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Biden's 1.9 trillion dollar pandemic relief bill passes in the House
27 February 2021, 10:29
The US house of representatives has approved a 1.9 trillion dollar (£1.36 billion) pandemic relief bill in a triumph for new president Joe Biden.
The move came as top Democrats tried to assure progressives in the party that they would revive a derailed attempt to boost the minimum wage in America.
Mr Biden's vision to provide cash to individuals, businesses, states and cities battered by Covid-19 passed on a 219-212 vote along party lines.
The legislation will now go before the senate, where Democrats seem intent on resuscitating their minimum wage push. Meanwhile, disputes could erupt over state aid and other issues.
Democrats said the faltering economy and the loss of half a million American lives demands quick, decisive action.
They say Republican legislators are out of step with a public that largely views the bill favourably, according to polls.
California Democrat Maxine Waters said: "I am a happy camper tonight.
"This is what America needs. Republicans, you ought to be a part of this. But if you're not, we're going without you."
Republicans said the bill is too expensive and said too few education dollars would be spent quickly to immediately reopen schools.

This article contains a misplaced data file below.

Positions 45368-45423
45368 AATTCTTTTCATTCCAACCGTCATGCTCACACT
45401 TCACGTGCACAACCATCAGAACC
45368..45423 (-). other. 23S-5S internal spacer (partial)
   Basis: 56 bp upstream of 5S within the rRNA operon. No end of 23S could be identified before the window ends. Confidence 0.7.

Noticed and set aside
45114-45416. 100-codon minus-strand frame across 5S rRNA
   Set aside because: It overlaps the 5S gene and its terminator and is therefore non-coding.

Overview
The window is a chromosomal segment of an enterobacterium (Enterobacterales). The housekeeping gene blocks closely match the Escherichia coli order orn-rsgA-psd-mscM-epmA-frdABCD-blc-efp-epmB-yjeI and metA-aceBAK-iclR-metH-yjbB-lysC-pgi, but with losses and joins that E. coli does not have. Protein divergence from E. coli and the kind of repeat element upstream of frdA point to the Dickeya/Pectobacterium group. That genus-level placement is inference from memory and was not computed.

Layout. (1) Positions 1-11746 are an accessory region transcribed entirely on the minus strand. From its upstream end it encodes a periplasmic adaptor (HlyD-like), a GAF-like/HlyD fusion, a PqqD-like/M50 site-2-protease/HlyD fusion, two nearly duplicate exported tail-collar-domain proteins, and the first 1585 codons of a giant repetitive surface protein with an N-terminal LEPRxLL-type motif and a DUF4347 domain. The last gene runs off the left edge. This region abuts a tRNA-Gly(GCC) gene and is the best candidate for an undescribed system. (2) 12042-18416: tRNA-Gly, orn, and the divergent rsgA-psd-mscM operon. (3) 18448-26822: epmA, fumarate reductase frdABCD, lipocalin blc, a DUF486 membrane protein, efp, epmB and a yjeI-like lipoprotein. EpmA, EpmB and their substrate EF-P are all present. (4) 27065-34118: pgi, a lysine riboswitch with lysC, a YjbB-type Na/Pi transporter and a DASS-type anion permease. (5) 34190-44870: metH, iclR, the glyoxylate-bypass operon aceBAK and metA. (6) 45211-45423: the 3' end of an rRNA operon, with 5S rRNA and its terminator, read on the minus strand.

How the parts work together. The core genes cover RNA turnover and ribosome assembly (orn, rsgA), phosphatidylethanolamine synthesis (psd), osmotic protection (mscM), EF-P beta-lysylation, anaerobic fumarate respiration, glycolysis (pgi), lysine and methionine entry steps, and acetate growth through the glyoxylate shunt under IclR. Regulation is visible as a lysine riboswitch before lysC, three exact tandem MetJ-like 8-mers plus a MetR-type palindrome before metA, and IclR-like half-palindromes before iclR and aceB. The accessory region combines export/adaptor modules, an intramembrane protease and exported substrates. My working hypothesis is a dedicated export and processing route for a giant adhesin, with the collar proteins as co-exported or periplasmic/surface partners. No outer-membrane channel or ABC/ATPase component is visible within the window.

They said the measure was laden with gifts to Democratic interests such as labour unions, and funnelled money to Democratic-run states they suggested did not need the money because their budgets had bounced back.
House minority leader Kevin McCarthy said: "To my colleagues who say this bill is bold, I say it's bloated.
"To those who say it's urgent, I say it's unfocused. To those who say it's popular, I say it is entirely partisan."
That divide is making the fight a showdown over which party voters will reward for heaping more federal spending on combating the coronavirus and reviving the economy, on top of the four trillion dollars (£2.8 trillion) approved last year.
The battle is also emerging as an early test of Mr Biden's ability to hold together his party's fragile congressional majorities - just 10 votes in the house, with an evenly divided senate.
At the same time, Democrats are trying to calculate how to assuage progressives who lost their top priority in a jarring senate setback last week.
That chamber's nonpartisan parliamentarian, Elizabeth MacDonough, said senate rules require that a federal minimum wage increase would have to be dropped from the Covid-19 bill, leaving the proposal on life support.
The measure would gradually lift that minimum to 15 dollars (£10.75) per hour by 2025, doubling the current 7.25 dollar (£5.20) floor which has been in effect since 2009.
Hoping to revive that effort in some form, senate majority leader Chuck Schumer is considering adding a provision to the senate version of the Covid-19 relief bill that would penalise large companies which do not pay workers at least 15 dollars an hour.
That was in line with ideas floated on Thursday night by senators Bernie Sanders and Ron Wyden to boost taxes on corporations which no not hit certain minimum wage targets.
House speaker Nancy Pelosi offered encouragement, calling a minimum wage increase "a financial necessity for our families, a great stimulus for our economy and a moral imperative for our country".
She said the house would "absolutely" approve a final version of the relief bill because of its widespread benefits, even if it lacked progressives' top goal.